Theme Of Connection In American Literature

Connection is the restorative force by which individuals reaffirm or transform their identities. Ultimately, it is the ability to form meaningful and sustaining relationships that allows individuals to assess and affirm their values.
Raimond Gaita’s memoir, “Romulus, My Father” (RMF), Evan Hunters short story “On the Sidewalk Bleeding’ (OTSB), and “The Oasis”, a Shark Island Documentary, explore this notion through employing the universal themes of compassion, alienation and love as they enrich characters sense of hope, significance, comfort and security- fundamental to a sense of belonging, or paradoxically lead to a sense of isolation and exclusion.
RMF explores the catalytic nature of relationships in constructing an imperative sense of significance, comfort and security, through examining the themes of love, compassion and alienation. This is reflected through the contrast between Romulus’ “life, his values, his friendship with Hora and marriage to Milka”, and his relationship with his first wife, Christine. Romulus and Christine’s relationship is based on an “unrealistic hope”, and a tremulous love, recognised and expressed by Raimond in his narration as “naive”.

This is supported by his description of Christine as “a troubled city girl…[who] couldn’t settle in a.. landscape that highlighted her isolation”, the contrast of which emphasises her destructive inability to form satisfying relationships, alienating her from Romulus, Raimond and the sense of security and comfort implicated by the notion of a united family. This is emphasised as Christine “stood separately, weeping bitterly” at Mitru’s funeral, with use of emotive language to craft an image of isolation, conveying the impacts of alienation and loss on her temperament.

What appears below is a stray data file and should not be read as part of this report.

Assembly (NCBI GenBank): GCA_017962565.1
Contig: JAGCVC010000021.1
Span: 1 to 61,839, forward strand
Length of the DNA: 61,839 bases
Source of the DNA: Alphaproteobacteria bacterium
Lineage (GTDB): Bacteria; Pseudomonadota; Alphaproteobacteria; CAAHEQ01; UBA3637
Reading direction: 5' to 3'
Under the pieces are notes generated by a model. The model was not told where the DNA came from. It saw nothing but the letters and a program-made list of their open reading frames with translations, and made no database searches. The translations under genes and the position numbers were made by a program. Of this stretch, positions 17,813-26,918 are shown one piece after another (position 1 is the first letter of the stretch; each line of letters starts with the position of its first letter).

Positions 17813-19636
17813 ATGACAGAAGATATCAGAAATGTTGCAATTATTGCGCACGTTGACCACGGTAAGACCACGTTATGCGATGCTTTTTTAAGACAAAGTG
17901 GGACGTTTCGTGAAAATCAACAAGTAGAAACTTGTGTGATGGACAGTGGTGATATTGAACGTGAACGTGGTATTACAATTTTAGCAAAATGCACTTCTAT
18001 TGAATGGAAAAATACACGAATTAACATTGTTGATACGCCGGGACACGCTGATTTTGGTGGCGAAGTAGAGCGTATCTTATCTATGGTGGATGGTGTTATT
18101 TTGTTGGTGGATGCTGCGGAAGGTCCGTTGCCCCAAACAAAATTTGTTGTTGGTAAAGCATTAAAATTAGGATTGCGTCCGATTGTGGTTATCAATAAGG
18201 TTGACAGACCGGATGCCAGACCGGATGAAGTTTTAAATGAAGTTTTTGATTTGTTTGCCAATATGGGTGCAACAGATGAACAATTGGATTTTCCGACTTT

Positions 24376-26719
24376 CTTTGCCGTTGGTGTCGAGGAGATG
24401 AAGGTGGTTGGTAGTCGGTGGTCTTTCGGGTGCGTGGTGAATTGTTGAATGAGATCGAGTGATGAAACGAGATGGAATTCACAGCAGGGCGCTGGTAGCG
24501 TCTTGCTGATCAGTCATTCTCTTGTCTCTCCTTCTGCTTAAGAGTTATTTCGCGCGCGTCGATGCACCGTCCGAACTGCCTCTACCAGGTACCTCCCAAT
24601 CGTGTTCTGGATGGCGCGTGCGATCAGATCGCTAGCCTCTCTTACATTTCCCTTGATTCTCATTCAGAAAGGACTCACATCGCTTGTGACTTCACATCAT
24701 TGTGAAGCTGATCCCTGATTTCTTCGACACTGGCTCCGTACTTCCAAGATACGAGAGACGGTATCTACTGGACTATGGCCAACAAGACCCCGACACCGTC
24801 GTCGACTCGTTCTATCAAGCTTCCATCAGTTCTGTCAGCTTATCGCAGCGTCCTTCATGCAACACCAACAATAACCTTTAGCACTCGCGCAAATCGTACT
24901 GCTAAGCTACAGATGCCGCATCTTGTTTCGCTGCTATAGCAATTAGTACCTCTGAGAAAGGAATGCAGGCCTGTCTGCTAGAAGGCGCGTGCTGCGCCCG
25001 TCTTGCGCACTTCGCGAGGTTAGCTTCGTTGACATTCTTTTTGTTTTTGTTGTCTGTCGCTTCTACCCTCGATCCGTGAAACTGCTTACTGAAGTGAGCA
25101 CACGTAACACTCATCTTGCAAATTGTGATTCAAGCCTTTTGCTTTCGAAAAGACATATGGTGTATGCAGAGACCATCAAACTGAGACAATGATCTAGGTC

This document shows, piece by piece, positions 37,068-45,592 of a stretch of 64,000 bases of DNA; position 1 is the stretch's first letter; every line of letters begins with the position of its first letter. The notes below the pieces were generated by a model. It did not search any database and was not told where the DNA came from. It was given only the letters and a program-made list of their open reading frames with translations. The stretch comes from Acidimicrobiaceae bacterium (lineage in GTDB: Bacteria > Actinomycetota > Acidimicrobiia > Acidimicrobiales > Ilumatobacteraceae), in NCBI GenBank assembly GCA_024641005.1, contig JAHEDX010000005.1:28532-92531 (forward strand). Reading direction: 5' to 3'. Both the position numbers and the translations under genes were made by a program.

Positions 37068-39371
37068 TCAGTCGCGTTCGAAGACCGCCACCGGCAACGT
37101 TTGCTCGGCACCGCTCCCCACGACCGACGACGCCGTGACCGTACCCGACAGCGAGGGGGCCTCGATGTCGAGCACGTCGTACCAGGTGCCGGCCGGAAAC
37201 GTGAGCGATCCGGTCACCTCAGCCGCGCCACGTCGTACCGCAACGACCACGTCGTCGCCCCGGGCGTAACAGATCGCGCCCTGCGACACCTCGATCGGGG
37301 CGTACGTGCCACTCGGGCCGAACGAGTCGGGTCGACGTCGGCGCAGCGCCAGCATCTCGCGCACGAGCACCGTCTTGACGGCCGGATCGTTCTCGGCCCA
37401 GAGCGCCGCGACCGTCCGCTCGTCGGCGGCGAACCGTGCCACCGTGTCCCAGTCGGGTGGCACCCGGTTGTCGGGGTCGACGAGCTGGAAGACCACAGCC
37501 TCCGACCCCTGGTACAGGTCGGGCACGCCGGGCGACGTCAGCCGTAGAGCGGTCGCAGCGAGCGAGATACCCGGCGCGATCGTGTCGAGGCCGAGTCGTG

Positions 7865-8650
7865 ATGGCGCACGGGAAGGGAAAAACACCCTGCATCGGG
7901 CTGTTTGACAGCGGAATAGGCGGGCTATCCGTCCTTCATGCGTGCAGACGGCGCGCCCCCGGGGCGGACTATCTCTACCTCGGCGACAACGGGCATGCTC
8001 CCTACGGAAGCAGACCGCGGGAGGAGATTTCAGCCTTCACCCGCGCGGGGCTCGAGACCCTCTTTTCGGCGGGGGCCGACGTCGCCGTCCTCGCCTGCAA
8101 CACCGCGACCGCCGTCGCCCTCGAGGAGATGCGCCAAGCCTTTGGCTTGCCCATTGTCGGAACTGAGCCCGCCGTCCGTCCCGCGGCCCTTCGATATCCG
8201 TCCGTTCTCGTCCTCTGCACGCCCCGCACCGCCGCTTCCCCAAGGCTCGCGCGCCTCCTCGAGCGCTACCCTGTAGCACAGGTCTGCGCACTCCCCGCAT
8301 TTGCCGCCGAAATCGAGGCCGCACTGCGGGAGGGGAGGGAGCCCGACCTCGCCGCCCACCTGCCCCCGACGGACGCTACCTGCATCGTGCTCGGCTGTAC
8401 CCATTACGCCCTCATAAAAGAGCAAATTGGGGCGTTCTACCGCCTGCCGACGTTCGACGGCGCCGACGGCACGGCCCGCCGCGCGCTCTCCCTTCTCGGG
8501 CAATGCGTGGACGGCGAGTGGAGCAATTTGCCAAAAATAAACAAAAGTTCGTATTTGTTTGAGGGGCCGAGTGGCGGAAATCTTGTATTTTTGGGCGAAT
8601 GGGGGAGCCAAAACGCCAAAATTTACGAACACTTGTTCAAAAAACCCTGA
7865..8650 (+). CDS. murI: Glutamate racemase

By contrast, Raimond, Romulus and Hora come to share an ingrained sense of idealistic congruency, “I learnt from them the connection between individuality and…Otherness”. Here, “Otherness” – an allusion to 20th Century European philosophy – is paired with the connotations of “individuality” to highlight the fact that Romulus and Hora’s relationship is based upon an analogous self-conception, which acts to reaffirm Romulus’s values and beliefs.
Most importantly these shared ideals, spawning from their “unqualified sense of common humanity”, help shape young Raimond’s perception of acceptance, as well as their aphoristic belief that “only…rigorous truthfulness could give…strength of character” – the universality of which transcends all three men’s subjective experiences to confirm their identities as part of a significant, secure relationship. Romulus also extends this to his relationship with Milka, which is centred upon a common appreciation of honesty and compassion.
This is shown through his description of her as, “not too tall…short…fat…thin”, whose accumulative juxtaposition of negations stresses his attraction to her both in appearance and “in personality” – a notion which is developed by Milka’s frank admission, “She told him she couldn’t cook…he replied it didn’t matter”. Here, along with the qualification, “his respect…was unusual in husbands of his vintage”, Milka’s assertion in “couldn’t cook” emphasises the contextual differences their relationship has from both Romulus’ previous marriage to Christine and mainstream society through the altruistic strength of its values.